What is missing is the lack of a limit or restriction: the lack of a lack itself. The end result is best captured by the contemporary term ‘burnout’, a phenomenon which is double-sided. The contemporary subject is ravaged as both producer and consumer, their productivity surveilled and digitally quantified, their ‘free’ time spent on bingeing as a mode of consumption. Work until you die, unless the objects of your consumption, with their microplastics, carcinogens and tendency to produce lethal climatic effects, kill you first. I understand that many people, across the political spectrum up to and including the Left, reject ‘degrowth’ politics and economics in principle, and I can understand the reasons why. Who wants to move to a politico-economic system that makes life materially worse? And where is the serious impetus for such a move anyway? On the other hand, without a symbolic limit, the limits will be real.iv

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Around December 2019, news filters through regarding a new coronavirus from Wuhan. China responds swiftly and severely, but perhaps this is typical Chinese Communist Party overreach. Somebody—one of the few, at this point—very concerned about this virus tells me that the Australian government should urgently shut the borders. But in December 2019 this is unthinkable, unprecedented.

Few in Australia have even heard of Wuhan. But it is no one-mule town. It has a population of over 12 million, and in the era of globalisation is connected to the rest of the world via international airports. Whatever one’s feelings regarding Chinese communism, the Chinese authorities give every appearance of taking planning seriously. They haven’t locked down 50 million people in multiple cities just for amusement. Shutting down transportation between the world and Wuhan would have been utterly unpalatable in late 2019, and yet it is so much more palatable than what was to follow. By March 2020, the news is worse. Images of people falling down in the streets in Tehran; hastily ordered refrigerated trucks to store the dead in Bergamo; ambulances wailing through empty streets in New York City.

Statistics in government reports—someone shares one with me—suggest that at some point in the next few months between 20 and 60 per cent (!) of Victorians will be infected with COVID-19. The reports show that 1 in 5 will have ‘serious’ problems, and about 1 per cent overall will die. There are about 440 ICU beds in all of Victoria. A lot of us are going to die. Victoria’s health systems have been systemically depleted since at least the time of Jeff Kennett’s ‘economic rationalist’ reforms of the 1990s; if hospitals are overrun, as they were in northern Italy, for instance, the death rates can be expected to be much higher. The state government debates, internally, a number of options, including very complex rotations of shopping, recreation, schooling and so forth. In the end, the government goes with a big, dumb lockdown. Just prior to the official announcement, however, around March 2020, the people of Australia start what is called ‘panic shopping’, and shelves are stripped bare of almost everything, especially toilet paper. Let us not forget that as much as vulgar Freudianism orients itself to the sexual, much of true anxiety is oriented not to the phallic, vaginal or oral, but to the anal.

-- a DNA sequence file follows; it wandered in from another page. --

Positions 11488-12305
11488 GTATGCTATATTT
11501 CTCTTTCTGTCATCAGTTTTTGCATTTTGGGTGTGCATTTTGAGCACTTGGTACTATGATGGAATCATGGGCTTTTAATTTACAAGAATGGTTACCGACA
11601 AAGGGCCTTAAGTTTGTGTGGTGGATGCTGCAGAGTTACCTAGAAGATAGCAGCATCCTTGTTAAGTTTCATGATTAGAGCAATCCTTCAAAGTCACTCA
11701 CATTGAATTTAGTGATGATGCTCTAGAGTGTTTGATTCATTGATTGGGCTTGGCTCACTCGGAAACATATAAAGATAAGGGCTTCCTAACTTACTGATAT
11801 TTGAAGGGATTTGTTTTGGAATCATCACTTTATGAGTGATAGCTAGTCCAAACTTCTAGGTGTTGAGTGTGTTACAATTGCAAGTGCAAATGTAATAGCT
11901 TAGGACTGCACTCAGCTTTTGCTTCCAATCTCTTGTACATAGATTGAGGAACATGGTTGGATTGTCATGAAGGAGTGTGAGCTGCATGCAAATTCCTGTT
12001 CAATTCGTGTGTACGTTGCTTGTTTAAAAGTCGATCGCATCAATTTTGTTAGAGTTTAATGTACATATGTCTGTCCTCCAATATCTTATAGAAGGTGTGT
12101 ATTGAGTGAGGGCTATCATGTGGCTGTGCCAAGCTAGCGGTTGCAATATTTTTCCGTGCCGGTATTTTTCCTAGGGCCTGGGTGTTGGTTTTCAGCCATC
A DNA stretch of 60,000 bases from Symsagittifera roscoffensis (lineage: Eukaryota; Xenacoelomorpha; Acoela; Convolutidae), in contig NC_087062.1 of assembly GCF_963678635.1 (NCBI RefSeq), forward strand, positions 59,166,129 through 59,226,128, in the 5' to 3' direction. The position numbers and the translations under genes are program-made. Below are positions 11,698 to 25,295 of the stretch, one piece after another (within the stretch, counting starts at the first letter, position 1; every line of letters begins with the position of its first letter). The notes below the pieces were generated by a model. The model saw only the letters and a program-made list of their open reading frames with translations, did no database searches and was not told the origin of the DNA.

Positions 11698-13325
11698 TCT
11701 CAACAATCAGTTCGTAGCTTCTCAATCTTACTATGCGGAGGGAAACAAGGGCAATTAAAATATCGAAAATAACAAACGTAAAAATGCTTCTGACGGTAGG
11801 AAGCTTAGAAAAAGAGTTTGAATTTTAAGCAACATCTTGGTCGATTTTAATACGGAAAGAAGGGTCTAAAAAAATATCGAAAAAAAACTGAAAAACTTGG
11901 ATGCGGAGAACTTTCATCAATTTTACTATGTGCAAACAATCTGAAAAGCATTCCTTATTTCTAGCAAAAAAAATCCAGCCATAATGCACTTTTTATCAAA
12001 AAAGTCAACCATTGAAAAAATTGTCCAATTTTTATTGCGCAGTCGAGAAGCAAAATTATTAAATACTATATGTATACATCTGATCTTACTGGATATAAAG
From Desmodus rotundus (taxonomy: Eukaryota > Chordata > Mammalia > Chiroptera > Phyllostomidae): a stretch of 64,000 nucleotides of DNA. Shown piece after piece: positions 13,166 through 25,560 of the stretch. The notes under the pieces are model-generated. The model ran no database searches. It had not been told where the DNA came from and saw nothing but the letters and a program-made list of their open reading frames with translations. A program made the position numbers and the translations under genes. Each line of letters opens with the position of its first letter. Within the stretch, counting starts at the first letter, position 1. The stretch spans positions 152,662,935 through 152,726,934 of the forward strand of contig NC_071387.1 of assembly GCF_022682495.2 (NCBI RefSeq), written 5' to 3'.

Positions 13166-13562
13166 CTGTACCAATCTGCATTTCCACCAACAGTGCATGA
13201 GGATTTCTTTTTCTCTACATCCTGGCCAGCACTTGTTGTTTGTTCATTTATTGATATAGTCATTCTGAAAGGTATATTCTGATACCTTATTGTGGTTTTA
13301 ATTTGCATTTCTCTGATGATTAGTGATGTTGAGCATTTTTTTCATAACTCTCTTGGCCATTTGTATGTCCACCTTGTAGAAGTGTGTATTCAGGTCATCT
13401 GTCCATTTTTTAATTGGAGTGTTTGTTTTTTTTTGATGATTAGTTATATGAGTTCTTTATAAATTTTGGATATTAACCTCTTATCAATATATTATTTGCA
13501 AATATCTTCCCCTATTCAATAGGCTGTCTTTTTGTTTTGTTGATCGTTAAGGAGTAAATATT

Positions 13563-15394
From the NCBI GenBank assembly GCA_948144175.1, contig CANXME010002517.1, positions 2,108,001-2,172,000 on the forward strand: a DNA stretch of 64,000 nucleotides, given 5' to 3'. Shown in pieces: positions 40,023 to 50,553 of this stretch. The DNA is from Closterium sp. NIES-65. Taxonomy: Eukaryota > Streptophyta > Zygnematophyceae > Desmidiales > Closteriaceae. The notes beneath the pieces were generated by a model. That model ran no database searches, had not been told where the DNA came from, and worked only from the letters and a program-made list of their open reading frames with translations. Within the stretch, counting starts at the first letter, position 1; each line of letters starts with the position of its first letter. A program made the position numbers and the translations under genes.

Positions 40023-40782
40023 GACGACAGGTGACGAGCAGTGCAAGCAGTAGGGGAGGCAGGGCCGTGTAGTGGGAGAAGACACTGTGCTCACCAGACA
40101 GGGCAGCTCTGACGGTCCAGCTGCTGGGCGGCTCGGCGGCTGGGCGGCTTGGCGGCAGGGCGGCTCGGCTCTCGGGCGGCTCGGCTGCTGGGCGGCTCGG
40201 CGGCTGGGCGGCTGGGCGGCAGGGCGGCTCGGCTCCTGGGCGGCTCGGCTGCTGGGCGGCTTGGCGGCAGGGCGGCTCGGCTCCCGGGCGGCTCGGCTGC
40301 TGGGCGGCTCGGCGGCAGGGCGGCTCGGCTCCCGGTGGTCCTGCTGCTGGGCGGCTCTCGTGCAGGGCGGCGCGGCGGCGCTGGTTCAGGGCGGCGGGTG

Around the same time in March, I remove essential items from my consulting rooms and move to working from home via so-called Telehealth, then supported by a new government policy. In the same week that I take this decision, I note that the local public schools in Melbourne’s inner north-west begin on Monday with only about 50 per cent of students attending. By the end of the week, the figure is around 80 per cent. White-collar workers are now being directed to work from home, or demanding that their employers allow them to do so. The self-employed are waiting to see what happens. Almost everyone materially able to, and not inclined towards paranoid conspiracies, is opting to ‘socially distance’.

We should note that this was not a collective or coordinated action but rather something more akin to what I shall call ‘collective individualism’—a mass action, but one built of atomised subjects within a market. It can be contrasted with the organisational structure and discipline required for something like a general strike. Collective individualism as voluntary lockdown: this was a general strike for white-collar workers only, and with an ontology built on ‘I’ rather than ‘we’. When the Andrews state government and, more begrudgingly, the federal government called for lockdown, this was more the ratification of an existing social process than the instigation of it.